Vatican Seeks Diplomatic Immunity for Pope
Lawyers for Pope Seek Immunity in Sex Abuse Lawsuit
By Associated Press
August 19, 2005
Lawyers for Pope Benedict XVI have asked U.S. President George W. Bush to declare the pontiff immune from liability in a lawsuit that accuses him of conspiring to cover up the molestation of three boys by a seminarian in Texas, court records show.
The Vatican's embassy in Washington sent a diplomatic memo to the State Department on May 20 requesting the U.S. government grant the pope immunity because he is a head of state, according to a May 26 motion submitted by the pope's lawyers in U.S. District Court for the Southern Division of Texas in Houston.
Joseph Ratzinger is named as a defendant in the civil lawsuit. Now Benedict XVI, he's accused of conspiring with the Archdiocese of Galveston-Houston to cover up the abuse during the mid-1990s. The suit is seeking unspecified monetary damages.
In Washington, U.S. State Department spokeswoman Gerry Keener, said that the pope already is considered a head of state and automatically has diplomatic immunity. Keener said Benedict doesn't have to ask for immunity and Bush doesn't have to grant it.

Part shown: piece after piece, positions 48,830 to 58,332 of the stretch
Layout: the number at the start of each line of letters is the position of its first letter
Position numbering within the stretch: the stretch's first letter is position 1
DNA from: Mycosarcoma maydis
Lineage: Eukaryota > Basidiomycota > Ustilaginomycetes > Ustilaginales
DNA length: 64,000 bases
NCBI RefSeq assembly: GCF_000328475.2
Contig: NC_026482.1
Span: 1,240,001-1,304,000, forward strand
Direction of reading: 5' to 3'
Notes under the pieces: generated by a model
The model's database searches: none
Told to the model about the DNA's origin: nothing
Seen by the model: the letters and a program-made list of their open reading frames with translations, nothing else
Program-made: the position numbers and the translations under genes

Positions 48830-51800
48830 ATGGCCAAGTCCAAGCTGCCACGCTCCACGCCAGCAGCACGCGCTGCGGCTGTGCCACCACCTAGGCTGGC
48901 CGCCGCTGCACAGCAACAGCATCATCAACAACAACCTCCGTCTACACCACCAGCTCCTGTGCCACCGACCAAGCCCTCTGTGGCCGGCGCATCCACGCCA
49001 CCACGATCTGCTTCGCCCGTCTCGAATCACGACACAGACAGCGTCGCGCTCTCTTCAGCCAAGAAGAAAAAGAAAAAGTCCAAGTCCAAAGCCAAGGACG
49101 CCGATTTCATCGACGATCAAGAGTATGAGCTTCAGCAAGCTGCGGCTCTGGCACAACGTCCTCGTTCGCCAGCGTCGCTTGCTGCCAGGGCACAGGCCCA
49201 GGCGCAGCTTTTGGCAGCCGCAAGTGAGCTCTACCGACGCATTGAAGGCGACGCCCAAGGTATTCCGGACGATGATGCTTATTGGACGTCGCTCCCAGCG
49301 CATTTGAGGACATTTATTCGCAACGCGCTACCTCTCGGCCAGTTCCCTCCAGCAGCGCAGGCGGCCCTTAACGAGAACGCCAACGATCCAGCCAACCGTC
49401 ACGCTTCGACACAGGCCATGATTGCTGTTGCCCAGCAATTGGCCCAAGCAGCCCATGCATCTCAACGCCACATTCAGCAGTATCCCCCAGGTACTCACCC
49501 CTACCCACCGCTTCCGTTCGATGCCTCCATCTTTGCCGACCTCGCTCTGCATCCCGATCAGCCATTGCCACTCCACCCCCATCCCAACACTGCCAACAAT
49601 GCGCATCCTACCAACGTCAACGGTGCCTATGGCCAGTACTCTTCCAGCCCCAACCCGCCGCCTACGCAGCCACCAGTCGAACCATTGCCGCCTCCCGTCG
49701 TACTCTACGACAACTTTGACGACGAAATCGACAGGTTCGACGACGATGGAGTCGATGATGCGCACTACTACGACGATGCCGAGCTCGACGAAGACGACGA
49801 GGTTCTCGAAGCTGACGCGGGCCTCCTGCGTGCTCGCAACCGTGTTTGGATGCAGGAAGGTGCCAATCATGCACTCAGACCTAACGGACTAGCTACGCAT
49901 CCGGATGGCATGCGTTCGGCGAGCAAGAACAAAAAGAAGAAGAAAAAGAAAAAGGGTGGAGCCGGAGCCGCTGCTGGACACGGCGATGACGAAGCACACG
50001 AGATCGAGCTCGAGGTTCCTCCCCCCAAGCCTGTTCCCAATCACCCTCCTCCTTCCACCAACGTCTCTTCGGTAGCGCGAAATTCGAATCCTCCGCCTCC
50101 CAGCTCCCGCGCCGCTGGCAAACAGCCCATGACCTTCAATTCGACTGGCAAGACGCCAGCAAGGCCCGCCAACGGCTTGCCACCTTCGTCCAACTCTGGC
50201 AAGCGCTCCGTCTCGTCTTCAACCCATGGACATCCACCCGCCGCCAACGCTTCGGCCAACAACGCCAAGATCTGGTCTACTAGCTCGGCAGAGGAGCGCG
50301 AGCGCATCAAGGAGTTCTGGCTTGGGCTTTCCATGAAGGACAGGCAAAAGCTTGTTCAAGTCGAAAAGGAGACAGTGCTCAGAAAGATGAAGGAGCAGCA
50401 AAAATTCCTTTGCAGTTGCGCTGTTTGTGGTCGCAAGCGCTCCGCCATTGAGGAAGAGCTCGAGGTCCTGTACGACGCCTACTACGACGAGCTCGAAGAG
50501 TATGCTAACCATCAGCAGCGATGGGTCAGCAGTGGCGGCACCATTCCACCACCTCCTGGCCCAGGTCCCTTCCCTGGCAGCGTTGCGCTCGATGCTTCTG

International legal experts said it would be "virtually impossible'' for the case to succeed because the pope, as a head of state, had diplomatic immunity. "There's really no question at all, not the vaguest legal doubt, that he's immune from the suit, period,'' said Paolo Carozza, an international law specialist at the University of Notre Dame Law School.
Nevertheless, lawyers for abuse victims say the case is significant because previous recent attempts to implicate the Vatican, the pope or other high-ranking church officials in U.S. sex abuse proceedings have failed primarily because of immunity claims and the difficulty serving top Vatican officials with U.S. lawsuits.